Over the years, Olsen’s travel experiences — as well as the environment of his Pinyon Crest studio/home — have been reflected in his ceramics. One group of his vessels shows the effects of wood firings, the distinctive marks of pinyon ash. Others exhibit the pockmarks and rivulets of a salt firing. The shapes often hearken back to his love for pre-Columbian art, which he collects. Returning to porcelain work in the 1980s, he designed bowls balanced on three legs.
In the 1990s, kiln building became an important workshop activity prior to ceramics conferences. A July 1996 conference in Canberra, Australia, found Olsen building a kiln to be painted by aboriginal artists from an island off the northern coast. Besides kiln art, there was kiln music. The audience was treated to a concert during firing: Olsen had designed the flue to produce sound.
Because his heritage is Danish and he has family living there, Olsen frequently travels in Denmark. The design for the kiln he built on a site outside Copenhagen was influenced in part by French artist Jean Dubuffet, whose work is a prominent part of the nearby Louisiana Museum collection. Another time, Olsen enclosed the stark white of Danish village thatched-roof cottages and tall-steepled churches in a white kiln at the Guldagergaard Museum of International Ceramic Art in Skaelskor.
In Copenhagen, his collaboration with Nina Hole in a fired-in-place event for the Biennale in the King’s Garden attracted more than a thousand spectators. Earlier that year, he built a cross-directional kiln at the University of Edmonton in Canada, a collaborative construction involving about 40 students and artists participating in an International Wood Fire Conference.
Since prehistoric times, potters have fired their wares with whatever materials were available. But Olsen has gone further, raising the design to an art form while maintaining its functionality. He combines the high-grade aesthetics of a master artist with the brains of an engineer. And fire punctuates this wondrous alignment of artistic talent and mechanical expertise.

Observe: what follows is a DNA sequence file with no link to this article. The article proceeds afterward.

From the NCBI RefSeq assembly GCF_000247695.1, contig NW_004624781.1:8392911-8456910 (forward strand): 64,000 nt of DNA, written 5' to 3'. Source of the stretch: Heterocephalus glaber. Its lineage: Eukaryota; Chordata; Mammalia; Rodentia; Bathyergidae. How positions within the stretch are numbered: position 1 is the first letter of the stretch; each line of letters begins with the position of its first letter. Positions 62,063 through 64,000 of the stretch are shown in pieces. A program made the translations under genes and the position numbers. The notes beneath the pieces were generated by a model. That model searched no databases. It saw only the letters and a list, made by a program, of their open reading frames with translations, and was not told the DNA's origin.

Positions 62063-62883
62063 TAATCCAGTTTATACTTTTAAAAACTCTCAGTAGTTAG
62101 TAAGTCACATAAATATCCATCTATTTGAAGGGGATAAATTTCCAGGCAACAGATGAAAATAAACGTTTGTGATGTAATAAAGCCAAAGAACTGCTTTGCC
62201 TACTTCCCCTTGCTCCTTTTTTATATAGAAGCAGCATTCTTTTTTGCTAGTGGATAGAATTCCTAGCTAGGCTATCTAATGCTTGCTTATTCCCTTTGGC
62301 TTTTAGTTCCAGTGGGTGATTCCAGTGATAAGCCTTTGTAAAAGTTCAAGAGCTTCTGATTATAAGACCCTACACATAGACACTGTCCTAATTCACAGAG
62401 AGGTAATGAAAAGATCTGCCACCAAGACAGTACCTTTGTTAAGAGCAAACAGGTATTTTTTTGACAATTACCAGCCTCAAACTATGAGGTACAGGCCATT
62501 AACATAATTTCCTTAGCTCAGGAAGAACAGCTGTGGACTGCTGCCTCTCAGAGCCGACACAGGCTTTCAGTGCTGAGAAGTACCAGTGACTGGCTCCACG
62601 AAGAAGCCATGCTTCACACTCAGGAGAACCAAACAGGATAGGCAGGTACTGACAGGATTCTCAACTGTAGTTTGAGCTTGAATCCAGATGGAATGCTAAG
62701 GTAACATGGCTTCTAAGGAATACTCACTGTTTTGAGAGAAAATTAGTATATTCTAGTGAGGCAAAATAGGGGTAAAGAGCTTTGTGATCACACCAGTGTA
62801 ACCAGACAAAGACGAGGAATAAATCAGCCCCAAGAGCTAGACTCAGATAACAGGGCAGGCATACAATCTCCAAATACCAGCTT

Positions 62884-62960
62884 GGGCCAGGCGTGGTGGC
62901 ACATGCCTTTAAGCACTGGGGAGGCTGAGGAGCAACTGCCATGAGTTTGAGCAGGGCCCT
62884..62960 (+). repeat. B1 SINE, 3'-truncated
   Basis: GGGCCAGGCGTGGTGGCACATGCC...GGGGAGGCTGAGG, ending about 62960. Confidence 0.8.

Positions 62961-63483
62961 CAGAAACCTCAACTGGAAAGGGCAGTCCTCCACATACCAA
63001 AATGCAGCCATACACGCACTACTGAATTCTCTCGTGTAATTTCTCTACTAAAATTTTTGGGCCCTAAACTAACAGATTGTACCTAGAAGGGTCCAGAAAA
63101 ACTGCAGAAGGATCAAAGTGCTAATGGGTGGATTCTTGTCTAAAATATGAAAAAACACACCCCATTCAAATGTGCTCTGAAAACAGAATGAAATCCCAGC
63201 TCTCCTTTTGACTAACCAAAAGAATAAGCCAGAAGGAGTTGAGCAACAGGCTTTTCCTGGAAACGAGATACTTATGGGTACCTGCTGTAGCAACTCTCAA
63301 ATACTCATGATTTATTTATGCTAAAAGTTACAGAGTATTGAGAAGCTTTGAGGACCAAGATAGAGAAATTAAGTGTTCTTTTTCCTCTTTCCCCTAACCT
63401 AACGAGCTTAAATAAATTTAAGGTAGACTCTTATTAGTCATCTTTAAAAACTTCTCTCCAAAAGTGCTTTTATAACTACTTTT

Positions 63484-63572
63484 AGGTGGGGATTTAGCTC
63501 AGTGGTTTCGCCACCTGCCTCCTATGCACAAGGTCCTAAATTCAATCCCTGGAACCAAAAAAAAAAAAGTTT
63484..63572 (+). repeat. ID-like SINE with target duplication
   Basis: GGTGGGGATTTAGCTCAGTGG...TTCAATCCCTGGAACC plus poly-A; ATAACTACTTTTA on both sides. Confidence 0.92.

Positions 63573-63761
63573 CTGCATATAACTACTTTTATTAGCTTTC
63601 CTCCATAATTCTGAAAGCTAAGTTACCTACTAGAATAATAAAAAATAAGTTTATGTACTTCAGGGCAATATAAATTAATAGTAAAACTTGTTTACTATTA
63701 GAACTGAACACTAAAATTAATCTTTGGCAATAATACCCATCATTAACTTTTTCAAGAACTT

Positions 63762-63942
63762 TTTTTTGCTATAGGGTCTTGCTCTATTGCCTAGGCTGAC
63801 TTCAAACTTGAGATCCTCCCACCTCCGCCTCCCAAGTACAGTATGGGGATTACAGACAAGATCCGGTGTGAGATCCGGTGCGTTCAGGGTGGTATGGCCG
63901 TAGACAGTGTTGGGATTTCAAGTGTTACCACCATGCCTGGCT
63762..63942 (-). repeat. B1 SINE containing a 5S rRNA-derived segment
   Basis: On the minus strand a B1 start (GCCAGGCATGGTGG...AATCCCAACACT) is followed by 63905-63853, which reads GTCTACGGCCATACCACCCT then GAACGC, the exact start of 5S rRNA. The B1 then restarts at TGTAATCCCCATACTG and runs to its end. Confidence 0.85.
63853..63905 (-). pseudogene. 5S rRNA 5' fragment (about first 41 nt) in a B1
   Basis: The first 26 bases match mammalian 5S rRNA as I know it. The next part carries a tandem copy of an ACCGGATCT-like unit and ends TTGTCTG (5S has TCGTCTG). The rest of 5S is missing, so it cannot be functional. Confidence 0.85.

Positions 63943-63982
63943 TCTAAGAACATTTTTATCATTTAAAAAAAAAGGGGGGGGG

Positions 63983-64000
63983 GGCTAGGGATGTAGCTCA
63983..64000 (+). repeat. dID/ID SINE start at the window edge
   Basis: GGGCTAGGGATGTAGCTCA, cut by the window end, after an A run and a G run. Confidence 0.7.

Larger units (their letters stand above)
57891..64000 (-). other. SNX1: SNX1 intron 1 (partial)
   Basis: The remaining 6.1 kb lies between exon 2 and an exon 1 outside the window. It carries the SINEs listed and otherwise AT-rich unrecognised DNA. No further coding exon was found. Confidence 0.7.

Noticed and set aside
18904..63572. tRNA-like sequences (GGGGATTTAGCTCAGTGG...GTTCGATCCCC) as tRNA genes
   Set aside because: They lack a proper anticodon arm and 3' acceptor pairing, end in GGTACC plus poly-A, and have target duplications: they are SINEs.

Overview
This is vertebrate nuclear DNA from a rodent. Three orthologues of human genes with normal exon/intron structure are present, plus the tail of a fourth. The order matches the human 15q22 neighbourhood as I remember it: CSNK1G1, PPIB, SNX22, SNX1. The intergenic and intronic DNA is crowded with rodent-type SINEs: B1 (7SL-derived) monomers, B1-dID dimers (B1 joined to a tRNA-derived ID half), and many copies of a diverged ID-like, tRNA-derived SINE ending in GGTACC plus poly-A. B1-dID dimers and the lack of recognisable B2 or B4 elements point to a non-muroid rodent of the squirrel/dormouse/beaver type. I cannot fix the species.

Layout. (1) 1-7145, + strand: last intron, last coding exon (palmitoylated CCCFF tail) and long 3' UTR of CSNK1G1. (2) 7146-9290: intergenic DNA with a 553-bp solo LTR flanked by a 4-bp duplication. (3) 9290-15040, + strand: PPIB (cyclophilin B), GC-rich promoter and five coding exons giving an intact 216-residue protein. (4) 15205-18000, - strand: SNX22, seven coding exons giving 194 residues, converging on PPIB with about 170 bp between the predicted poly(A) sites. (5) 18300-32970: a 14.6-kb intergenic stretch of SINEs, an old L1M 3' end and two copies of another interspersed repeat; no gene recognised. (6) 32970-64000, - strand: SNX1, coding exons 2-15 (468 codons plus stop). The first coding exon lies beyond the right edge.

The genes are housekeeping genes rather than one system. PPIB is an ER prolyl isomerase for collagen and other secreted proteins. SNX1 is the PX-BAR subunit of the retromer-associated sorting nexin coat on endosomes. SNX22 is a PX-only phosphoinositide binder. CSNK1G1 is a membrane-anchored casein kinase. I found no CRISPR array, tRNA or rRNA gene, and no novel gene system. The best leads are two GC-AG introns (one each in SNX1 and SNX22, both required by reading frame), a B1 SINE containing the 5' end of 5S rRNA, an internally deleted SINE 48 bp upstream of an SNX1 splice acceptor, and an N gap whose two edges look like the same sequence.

Olsen also is an accomplished creator of elegant, thin-bodied, wheel-thrown bottle forms. He throws every vessel in one piece to assure purity of form in a single unbroken line. Each bottle has a distinctive asymmetrical neck.
“If we were to place Fred in a historical context, it would mean going back to Zen Buddhism and the Japanese tea ceremony,” White says. “He continues a tradition based on restraint, humility, and subtlety. He
performs a ritual of grace and in his art captures the beauty of everyday things.”
He makes and fires these pieces at his rambling mountaintop home cum studio in a remote aerie where he has lived and worked with his family since 1968.
In contrast to his wood-fire works, Olsen produces refined porcelain bowls and delicate, lidded boxes decorated with meticulously etched and underglaze-colored motifs drawn from the landscape surrounding his property. His sensuous, semi-abstract sculptural pieces have evolved from the porcelain containers. Olsen
teaches workshops and holds firing conferences worldwide. He has carved his own personal niche in the world of modern ceramics.
“He is not a superstar in his own back yard only because he has focused less on trying to exhibit his work here and spent more time developing his lucrative international business of kiln making,” White says, explaining that economic pragmatism can trump an artist’s focus.
Modest and unassuming by nature, Olsen works within a defined ceramics tradition, but he is breaking new ground with his fired-in-place process. Repeated around the world, the events combine art performance, art process, and art as an end product. Ceramic artist and author Sara Hakkert views it as a “happening.”
“The days of preparing the clay, constructing the walls, solving problems and later feeding the fire day and night proceed in an orchestrated way and take on the appearance of a performance. Each person undertaking his task in harmony and cooperation helps create a communal experience. Even the onlookers, other artists, and visitors come to take in the progress every day. The bustling presence of active as well as passive participants creates a progressive happening for all.”